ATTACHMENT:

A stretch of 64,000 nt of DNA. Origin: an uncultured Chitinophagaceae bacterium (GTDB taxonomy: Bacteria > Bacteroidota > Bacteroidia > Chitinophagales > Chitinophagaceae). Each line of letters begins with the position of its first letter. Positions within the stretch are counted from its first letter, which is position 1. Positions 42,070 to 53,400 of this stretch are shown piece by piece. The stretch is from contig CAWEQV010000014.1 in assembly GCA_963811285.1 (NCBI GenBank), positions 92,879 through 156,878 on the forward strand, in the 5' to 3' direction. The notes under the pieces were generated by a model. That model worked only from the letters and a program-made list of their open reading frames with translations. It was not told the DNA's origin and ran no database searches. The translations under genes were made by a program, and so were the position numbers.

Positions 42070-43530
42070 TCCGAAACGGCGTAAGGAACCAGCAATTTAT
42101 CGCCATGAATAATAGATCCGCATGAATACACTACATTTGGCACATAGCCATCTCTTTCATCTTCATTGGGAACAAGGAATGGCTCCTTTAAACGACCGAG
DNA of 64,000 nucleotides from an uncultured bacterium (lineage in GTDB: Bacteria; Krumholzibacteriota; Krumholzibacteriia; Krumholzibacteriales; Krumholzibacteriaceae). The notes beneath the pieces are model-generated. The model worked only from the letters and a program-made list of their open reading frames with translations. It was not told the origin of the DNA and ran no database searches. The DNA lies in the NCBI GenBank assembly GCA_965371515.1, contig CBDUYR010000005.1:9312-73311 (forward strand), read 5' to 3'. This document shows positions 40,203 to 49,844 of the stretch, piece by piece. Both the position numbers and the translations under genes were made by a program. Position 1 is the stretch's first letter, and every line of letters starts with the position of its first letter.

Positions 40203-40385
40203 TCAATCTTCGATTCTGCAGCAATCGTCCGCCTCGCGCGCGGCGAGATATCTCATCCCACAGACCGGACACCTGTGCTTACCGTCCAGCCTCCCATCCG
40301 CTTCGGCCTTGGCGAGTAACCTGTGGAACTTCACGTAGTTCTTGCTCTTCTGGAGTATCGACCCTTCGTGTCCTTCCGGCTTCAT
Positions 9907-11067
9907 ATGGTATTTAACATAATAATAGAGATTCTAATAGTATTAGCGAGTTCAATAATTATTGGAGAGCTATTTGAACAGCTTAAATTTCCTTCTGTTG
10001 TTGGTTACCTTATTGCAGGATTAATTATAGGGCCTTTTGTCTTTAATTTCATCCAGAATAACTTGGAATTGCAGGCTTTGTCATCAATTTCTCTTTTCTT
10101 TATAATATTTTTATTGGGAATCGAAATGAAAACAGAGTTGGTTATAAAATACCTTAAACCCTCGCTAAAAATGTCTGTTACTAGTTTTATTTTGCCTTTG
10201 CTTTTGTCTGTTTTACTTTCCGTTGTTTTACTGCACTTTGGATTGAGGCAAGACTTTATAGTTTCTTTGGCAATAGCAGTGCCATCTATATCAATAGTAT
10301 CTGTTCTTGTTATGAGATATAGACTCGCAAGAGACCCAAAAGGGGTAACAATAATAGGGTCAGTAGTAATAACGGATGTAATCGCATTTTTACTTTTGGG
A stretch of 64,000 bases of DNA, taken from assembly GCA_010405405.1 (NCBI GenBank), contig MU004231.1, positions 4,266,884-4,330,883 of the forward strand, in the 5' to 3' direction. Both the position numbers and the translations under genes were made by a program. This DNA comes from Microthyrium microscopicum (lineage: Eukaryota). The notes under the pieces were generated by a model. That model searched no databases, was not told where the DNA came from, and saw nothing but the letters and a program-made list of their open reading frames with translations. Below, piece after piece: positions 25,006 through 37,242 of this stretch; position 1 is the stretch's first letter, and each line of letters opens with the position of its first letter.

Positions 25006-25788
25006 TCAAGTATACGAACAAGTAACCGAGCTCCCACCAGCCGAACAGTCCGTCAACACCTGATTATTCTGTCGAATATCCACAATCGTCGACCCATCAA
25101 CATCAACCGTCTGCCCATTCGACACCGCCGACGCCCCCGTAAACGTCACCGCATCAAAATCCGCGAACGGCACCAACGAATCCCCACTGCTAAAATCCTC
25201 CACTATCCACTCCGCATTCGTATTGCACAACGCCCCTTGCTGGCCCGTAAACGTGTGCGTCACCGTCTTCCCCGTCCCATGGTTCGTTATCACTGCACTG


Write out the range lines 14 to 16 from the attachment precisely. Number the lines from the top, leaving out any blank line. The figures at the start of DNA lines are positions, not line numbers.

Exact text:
10301 CTGTTCTTGTTATGAGATATAGACTCGCAAGAGACCCAAAAGGGGTAACAATAATAGGGTCAGTAGTAATAACGGATGTAATCGCATTTTTACTTTTGGG
A stretch of 64,000 bases of DNA, taken from assembly GCA_010405405.1 (NCBI GenBank), contig MU004231.1, positions 4,266,884-4,330,883 of the forward strand, in the 5' to 3' direction. Both the position numbers and the translations under genes were made by a program. This DNA comes from Microthyrium microscopicum (lineage: Eukaryota). The notes under the pieces were generated by a model. That model searched no databases, was not told where the DNA came from, and saw nothing but the letters and a program-made list of their open reading frames with translations. Below, piece after piece: positions 25,006 through 37,242 of this stretch; position 1 is the stretch's first letter, and each line of letters opens with the position of its first letter.

Positions 25006-25788